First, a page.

The House Education Committee still doesn’t have its flow chart. But the band is getting back together next week for a rare, out-of-session meeting.
House Education will meet Oct 29-30 at the Statehouse for an informational ad hoc meeting. During the meeting, officials from the State Department of Education, State Board of Education, Gov. Brad Little’s office and local school districts will talk about the roles and responsibilities of different state agencies, and how state and federal funding sources come together to support education.
Chairman Lance Clow, R-Twin Falls, said House Speaker Scott Bedke, R-Oakley, approved the meeting. The meeting will be open to the public, but it will be informational only. Legislators will not introduce bills, deliberate on policy decisions or take a position on the proposed recommendations from Little’s K-12 education task force, Clow said.
The public and news media are welcome to attend, but the committee will not accept public comment.
Clow said the idea for the meeting came together to help the committee understand more about how education policy is created and funded. Throughout the 2019 session, Rep. Barbara Ehardt, R-Idaho Falls, and other committee members repeatedly asked for a simple flow chart that would illustrate all the sources of education funding and the responsibilities of each agency or department.
Clow said it has proven too difficult to generate a simple one-page flow chart that shows how $2 billion in state funding flows through 115 school districts, about 50 charter schools and pays for a host of programs and initiatives. For example, the annual budget book had 127 pages devoted to just the education budgets in 2018, while the section of last year’s administrative rules bulletin that dealt only with education rules was 107 pages long.
One he realized putting together a flow chart “would be so complicated that it doesn’t answer any of our questions,” Clow reached out to Bedke and state agencies for help.
“Last year nearly half of the committee were new to the committee or the Legislature,” Clow said. “Six of them were freshman. There’s a steep learning curve and this gives us a chance to be a little more prepared.”
Most of the officials who are tentatively scheduled to speak to the committee next week did make presentations throughout the 2019 legislative session. But rather than have the information spread over 90 days with no clear connecting narrative, Clow wanted to organize everything in one spot over the course of two days as a sort of boot camp to prepare for the 2020 session.
Rep. Bill Goesling, R-Moscow, may be in his first term as a legislator, but he’s a veteran when it comes to education policy, having served on the State Board of Education, the Idaho State Charter Commission and the Moscow School Board.
He views next week’s meetings as a learning opportunity and informational exchange for members.
“Based on some of the challenges we had last session, this will give us a little better understanding of the various roles the various parties play and the education funding process,” Goesling said. “We’re all pretty knowledgeable, so it’s an opportunity to share information with the various players and talk about the education funding process.”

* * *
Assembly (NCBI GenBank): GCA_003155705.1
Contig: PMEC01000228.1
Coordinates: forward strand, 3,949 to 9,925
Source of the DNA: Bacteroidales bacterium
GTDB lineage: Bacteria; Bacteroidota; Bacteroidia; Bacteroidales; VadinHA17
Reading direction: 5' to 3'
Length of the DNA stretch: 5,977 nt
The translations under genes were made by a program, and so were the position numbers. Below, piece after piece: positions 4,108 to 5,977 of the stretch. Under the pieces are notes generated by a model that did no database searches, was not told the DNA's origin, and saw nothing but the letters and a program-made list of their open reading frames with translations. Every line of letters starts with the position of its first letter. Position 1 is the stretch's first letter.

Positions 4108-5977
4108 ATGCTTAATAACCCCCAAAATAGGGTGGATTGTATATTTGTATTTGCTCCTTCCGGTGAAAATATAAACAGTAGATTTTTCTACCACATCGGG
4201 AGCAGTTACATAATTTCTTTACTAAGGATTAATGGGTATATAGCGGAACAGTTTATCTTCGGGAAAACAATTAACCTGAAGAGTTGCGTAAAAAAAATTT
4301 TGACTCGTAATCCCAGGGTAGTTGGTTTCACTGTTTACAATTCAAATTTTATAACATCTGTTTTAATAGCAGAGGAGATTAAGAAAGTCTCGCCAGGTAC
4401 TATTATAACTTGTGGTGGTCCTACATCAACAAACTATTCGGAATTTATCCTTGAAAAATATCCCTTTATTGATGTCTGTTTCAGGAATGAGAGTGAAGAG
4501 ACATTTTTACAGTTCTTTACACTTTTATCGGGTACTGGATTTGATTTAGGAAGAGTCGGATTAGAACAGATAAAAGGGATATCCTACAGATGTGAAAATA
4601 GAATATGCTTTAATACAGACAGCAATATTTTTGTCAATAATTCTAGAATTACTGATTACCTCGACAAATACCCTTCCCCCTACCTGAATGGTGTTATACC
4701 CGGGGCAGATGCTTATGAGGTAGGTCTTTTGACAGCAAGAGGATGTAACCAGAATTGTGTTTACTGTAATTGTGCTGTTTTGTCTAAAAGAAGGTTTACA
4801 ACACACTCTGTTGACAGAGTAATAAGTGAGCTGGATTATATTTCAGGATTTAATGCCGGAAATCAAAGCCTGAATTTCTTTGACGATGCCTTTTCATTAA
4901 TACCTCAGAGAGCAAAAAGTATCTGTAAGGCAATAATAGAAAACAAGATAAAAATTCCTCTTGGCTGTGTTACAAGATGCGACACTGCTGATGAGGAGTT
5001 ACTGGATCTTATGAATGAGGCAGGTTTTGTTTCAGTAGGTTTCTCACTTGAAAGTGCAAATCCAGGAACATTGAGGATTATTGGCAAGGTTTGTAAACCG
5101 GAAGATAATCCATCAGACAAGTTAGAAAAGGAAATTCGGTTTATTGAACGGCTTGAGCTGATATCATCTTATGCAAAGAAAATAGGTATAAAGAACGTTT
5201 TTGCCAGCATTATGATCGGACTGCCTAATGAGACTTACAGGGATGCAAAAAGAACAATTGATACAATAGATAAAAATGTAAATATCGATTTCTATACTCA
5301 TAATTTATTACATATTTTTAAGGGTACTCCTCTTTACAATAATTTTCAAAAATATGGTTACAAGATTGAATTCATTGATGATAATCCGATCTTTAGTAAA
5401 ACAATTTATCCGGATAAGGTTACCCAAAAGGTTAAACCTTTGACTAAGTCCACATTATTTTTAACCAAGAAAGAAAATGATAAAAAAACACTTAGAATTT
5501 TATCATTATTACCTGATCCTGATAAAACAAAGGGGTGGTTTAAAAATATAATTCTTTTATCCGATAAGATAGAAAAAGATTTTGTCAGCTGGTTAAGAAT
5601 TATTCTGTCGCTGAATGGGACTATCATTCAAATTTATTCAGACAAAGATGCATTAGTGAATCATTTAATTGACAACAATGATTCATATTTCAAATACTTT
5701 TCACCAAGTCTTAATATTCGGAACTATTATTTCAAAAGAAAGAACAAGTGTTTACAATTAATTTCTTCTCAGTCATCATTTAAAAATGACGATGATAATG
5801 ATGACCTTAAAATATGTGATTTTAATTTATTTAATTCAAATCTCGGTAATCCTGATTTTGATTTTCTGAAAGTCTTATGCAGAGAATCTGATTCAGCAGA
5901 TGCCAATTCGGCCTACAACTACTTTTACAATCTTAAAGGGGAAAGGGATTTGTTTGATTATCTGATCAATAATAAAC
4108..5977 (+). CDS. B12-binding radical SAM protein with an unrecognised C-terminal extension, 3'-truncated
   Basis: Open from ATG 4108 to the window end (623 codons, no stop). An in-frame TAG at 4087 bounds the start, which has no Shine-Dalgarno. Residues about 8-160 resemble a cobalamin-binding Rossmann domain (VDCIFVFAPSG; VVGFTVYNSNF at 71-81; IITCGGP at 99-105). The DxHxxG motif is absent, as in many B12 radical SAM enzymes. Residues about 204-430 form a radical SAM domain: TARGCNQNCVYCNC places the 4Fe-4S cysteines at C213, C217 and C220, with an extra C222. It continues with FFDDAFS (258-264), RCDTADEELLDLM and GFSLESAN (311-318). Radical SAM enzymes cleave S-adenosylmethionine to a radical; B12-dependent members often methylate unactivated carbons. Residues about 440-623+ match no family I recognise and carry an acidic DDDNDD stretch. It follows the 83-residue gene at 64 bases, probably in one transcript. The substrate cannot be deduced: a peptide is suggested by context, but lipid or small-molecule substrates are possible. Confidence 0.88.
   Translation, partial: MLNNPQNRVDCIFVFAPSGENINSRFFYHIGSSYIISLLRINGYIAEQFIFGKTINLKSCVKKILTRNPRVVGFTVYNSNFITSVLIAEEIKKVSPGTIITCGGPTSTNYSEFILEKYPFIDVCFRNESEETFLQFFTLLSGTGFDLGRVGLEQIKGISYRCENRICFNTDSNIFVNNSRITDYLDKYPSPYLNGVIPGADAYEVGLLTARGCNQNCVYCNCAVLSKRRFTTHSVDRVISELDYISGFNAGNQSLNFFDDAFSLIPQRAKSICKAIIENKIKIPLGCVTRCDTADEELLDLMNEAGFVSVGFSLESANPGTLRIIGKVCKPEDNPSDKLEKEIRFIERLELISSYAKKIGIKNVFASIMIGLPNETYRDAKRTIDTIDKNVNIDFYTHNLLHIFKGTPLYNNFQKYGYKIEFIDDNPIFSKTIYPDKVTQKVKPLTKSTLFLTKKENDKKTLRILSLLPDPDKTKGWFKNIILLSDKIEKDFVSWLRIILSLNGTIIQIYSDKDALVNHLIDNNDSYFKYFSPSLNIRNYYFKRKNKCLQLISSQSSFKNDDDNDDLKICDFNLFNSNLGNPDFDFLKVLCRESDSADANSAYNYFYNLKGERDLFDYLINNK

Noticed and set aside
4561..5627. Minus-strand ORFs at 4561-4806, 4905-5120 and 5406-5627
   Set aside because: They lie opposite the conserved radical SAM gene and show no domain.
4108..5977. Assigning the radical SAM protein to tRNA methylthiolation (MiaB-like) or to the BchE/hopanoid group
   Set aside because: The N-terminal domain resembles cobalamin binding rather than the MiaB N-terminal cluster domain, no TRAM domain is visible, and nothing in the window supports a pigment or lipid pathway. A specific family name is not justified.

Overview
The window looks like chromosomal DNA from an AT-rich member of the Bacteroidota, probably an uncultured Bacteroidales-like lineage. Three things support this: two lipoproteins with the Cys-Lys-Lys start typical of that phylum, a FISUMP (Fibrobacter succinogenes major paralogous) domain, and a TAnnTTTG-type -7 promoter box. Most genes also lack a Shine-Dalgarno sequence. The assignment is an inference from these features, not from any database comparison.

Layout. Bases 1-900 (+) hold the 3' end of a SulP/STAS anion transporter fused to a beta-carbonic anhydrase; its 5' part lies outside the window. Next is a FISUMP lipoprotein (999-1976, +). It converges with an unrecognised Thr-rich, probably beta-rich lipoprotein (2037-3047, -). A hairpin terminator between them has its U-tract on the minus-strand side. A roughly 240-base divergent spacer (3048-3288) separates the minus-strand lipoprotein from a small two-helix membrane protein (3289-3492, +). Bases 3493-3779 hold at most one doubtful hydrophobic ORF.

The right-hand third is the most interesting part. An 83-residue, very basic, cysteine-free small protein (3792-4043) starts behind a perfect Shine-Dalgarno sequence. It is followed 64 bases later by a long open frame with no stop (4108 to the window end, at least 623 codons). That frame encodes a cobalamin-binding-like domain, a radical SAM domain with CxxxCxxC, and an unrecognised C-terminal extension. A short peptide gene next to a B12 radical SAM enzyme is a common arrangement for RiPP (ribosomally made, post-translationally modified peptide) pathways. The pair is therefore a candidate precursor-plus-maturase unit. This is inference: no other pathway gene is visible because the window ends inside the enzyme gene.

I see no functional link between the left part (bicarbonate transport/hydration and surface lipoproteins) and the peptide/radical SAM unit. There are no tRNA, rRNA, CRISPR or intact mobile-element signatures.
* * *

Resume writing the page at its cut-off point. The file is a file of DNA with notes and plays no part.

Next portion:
The meetings should offer the first look at the House Education Committee ahead of what could be an interesting 2020 session.
Clow sees a few big issues on the horizon. His list includes resolving what he called “unfinished business” when it comes to the debate over whether to rewrite Idaho’s public school funding formula. He also noted Little’s task force recommendations will likely be brought before the education committees at some point and pointed out the Legislature will likely engage in a wholesale review of the administrative rule process, which touches everything from academic standards to graduation requirements and immunization rules.
In 2019, House Education proved to be an unpredictable committee that wasn’t afraid to kill sacred cows. Committee members killed a bill pushed by their chairman, protested a meeting to block Clow from attempting to introduce another bill and, in interviews with Idaho Education News, suggested that their committee would assert itself as the true player when it came to setting education policy.
Next week’s agenda is still being finalized, but the Oct. 29 meeting is tentatively scheduled to begin at 1 p.m., while the Oct. 30 meeting will likely begin at 8 a.m. Both meetings will take place in Room EW-41 in the Statehouse, which is the normal location for House Education Committee meetings.
Potential speakers include State Board of Education President Debbie Critchfield, Associate Deputy Superintendent for Finance Tim Hill, STEM Action Center Executive Director Angela Hemingway, retiring Division of Career Technical Education Administrator Dwight Johnson, principal budget and policy analyst Robyn Lockett and a panel of Idaho school superintendents.